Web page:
A new partnership is transforming the way people monitor, view and improve their health.

Superior Tracking

Withings, a Paris-based company known for its innovative line of WiFi-connected health devices, has embedded ADI’s ADXL362 MEMS accelerometer in its Pulse activity tracker.

This has enabled it to measure more than steps, distance, climbing elevation and calories burned. The new Withings Pulse O2 can display blood oxygen levels that help monitor sleep quality and heart rate. This data is automatically downloaded to the user’s computer, tablet or smartphone.

“The Withings Pulse activity tracker lets you understand your fitness, and that’s the first step to improving it,” said Éric Carreel, Chairman of Withings, which has won several design and consumer electronics awards.

Creative Problem-Solving

Finding the right accelerometer for a tracker as small as the Pulse—which fits in a pocket and can be attached to a wristband—posed a serious challenge for Withings’ designers. But at 3.00mm x 3.25, ADI’s ADXL362 proved to be the perfect (and perfectly sized) solution.

The accelerometer includes an enhanced activity detection function that distinguishes between different kinds of motion. And because the ADXL362 operates on ultra-low power, it enables the Pulse to last one to two weeks before needing to recharge.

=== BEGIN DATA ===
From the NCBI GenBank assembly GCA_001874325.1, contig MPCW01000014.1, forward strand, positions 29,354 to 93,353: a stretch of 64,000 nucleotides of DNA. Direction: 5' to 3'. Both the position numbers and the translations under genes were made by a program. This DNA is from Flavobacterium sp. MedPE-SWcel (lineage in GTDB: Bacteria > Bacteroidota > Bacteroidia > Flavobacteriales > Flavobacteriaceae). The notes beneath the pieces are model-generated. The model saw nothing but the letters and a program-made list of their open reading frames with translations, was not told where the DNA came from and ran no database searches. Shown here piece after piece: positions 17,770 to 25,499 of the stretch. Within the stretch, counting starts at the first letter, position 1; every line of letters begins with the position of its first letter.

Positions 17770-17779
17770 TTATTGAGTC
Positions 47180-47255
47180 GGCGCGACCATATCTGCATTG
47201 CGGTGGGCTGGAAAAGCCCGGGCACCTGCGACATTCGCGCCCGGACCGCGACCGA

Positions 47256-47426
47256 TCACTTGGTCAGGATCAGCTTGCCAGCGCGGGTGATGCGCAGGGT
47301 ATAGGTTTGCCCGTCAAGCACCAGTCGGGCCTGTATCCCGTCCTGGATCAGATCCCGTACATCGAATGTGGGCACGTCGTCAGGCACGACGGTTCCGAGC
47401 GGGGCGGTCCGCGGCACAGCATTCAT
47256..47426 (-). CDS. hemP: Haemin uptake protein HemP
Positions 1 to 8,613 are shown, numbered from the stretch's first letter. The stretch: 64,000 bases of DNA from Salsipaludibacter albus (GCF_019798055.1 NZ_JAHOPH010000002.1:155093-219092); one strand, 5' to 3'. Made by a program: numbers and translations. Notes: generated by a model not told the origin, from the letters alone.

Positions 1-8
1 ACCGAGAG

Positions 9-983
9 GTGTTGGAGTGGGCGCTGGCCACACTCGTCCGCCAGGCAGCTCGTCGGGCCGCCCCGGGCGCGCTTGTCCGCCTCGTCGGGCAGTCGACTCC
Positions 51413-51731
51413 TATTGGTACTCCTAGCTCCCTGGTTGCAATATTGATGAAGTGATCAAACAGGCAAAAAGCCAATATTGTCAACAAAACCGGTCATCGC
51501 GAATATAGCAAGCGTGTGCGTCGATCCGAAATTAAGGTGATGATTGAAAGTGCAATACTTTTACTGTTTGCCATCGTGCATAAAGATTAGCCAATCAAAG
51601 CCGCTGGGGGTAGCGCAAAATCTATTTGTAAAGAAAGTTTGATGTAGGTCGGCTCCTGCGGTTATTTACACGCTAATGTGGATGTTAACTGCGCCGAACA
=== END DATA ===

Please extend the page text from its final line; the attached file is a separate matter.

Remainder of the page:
“The quality of the technology and the exceptional battery life in this tiny device makes it the perfect companion for a healthy lifestyle,” said Carreel. Several ADI components are under consideration for the company’s next smart product.

Out-of-the-Box Thinking

“Today, when you ask people who takes care of their health, the first response is ‘my doctor.’ Tomorrow, with these tools, their reply will be, ‘I take care of my health.’ The patient-doctor relationship will change. With a dashboard, their health will be obvious,” said Cédric Hutchings, CEO of Withings.

Though the market is glutted with pedometers, few offer the features of the Pulse O2. To measure your heart rate, you simply hold a finger to the sensor for an instant reading, which then synchs with an Android or iOS device via Bluetooth 4.0.

The magical ease of that feature prompted one reviewer to call it “witchcraft!”


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